Allow the paint to dry completely before you proceed with doing the candy corn string art. You don’t want to risk smearing the paint and ruining your piece of wood, so I recommend letting it sit overnight to ensure it’s good and dry.
After the paint has dried, cut around the candy corn string art pattern, leaving about an inch border. Use masking tape or washi tape to adhere the pattern to your wood so it won’t move around while you are driving the nails. I cut the candy corn apart so I could play around with the placement but you could certainly leave it all in one piece.
Use a hammer to place nails about 1/2 inch apart all the way around your pattern. I found it easiest to place nails at intersections and then fill in the space from there. You could also use a pencil to make dots on the pattern at each spot where you want to hammer the nails.
Here is what it looks like with all the nails in the wood. Make sure that all your nails are at the same height. You want to drive each nail into the wood far enough that it holds. I left each nail standing about 1/2 inch above the wood.
After you have all your nails in the wood, you can tear away the paper. I found it easiest to try to ease the paper to the top of each nail before I ripped it off. That way I didn’t to take tweezers and pick out a bunch of tiny scraps of paper from around the nails.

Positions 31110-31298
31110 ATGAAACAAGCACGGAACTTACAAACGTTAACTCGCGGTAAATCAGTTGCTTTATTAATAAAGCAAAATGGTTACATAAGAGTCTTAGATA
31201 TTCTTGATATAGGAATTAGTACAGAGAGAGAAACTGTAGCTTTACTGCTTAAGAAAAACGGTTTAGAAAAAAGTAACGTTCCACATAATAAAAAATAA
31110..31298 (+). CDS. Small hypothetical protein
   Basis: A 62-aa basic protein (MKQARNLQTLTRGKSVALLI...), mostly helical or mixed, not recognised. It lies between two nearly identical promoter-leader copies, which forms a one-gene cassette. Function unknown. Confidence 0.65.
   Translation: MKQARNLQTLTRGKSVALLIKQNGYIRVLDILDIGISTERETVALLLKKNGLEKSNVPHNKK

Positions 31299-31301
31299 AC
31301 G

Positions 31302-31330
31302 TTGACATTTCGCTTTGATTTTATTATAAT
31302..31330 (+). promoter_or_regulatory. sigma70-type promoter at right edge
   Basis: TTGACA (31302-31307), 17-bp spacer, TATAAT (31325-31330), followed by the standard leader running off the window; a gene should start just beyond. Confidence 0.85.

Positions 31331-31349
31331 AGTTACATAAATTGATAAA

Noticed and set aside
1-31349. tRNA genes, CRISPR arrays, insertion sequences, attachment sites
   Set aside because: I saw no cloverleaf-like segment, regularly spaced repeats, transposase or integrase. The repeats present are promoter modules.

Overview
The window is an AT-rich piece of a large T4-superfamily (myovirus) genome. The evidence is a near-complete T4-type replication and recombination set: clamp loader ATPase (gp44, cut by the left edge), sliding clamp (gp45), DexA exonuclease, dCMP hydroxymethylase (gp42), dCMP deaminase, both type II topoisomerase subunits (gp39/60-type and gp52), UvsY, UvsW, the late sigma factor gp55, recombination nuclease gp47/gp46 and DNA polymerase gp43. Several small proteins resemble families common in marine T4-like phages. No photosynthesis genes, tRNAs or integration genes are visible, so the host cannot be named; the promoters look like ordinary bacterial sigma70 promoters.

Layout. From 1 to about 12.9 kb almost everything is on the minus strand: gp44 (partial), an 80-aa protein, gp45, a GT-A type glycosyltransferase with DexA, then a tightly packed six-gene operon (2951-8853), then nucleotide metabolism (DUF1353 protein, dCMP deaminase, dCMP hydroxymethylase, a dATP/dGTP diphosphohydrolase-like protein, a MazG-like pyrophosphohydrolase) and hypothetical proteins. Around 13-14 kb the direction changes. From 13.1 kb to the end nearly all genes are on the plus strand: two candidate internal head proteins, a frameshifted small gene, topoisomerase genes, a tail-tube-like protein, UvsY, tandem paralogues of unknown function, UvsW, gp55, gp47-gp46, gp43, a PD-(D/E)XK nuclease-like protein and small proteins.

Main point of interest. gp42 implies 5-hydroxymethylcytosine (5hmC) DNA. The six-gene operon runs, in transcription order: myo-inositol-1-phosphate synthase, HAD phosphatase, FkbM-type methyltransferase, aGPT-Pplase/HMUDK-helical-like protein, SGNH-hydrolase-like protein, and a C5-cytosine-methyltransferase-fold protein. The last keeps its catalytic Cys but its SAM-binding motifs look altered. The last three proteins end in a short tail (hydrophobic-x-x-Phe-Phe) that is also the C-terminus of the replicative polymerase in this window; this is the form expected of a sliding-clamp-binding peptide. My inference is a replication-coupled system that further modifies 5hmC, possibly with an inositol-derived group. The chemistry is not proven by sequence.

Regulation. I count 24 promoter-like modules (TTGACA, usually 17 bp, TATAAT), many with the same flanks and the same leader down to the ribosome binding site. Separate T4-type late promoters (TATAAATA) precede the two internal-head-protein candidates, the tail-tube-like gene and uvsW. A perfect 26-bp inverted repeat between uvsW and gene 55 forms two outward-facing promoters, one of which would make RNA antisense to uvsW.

Now you are ready to start stringing your yarn. I just used regular yarn as that is what I had on hand. Regular yarn is bulkier so it fills in pretty quickly. For a more open look, you could also use crochet cotton or embroidery floss.
Tie one end of the yarn around one of the nails and then start stringing back and forth in whatever pattern you desire.
I went in a zig zag pattern across the candy corn then changed the angle a bit and went back across. It doesn’t really matter how you string it, you just want to get good coverage. As you add multiple layers to a nail, be sure to push the earlier strings down towards the wood board to give you more room to work on the nail.
After you have finished a section of color, use the yarn to go around the outside of that section to create an outline. Finish off a color by tying a knot around the closest nail. Use scissors to cut off the excess string then repeat the process for the next candy corn section until you have filled the entire shape.
Here is a close-up of what the candy corn looks like after it is finished.
All you need to do after you have finished the stringing is to add a picture hanger to the back so you can hang it.
Pin this Halloween Candy Corn String Art Tutorial for later:
This candy corn string art project was so much fun to make. It definitely brought back fond memories of crafting as a child. The nice thing about string art is that it is an easy enough project for kids to do as well. Adults might want to handle the part with the hammer and nails for younger kids though.
My youngest daughter was watching me make this last night and has now decided that she wants to make some Halloween string art of her own. I can’t wait to see what my daughter creates! So tell me… have you made any string art before? What did you make?
If you enjoyed this candy corn string art tutorial, you might also enjoy these fun Halloween craft projects…